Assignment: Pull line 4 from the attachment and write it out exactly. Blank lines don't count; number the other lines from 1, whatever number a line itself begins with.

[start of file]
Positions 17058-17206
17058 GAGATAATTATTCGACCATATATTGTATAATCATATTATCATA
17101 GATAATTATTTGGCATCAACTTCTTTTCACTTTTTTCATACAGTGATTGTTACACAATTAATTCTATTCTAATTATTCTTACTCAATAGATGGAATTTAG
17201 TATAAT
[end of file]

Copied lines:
17201 TATAAT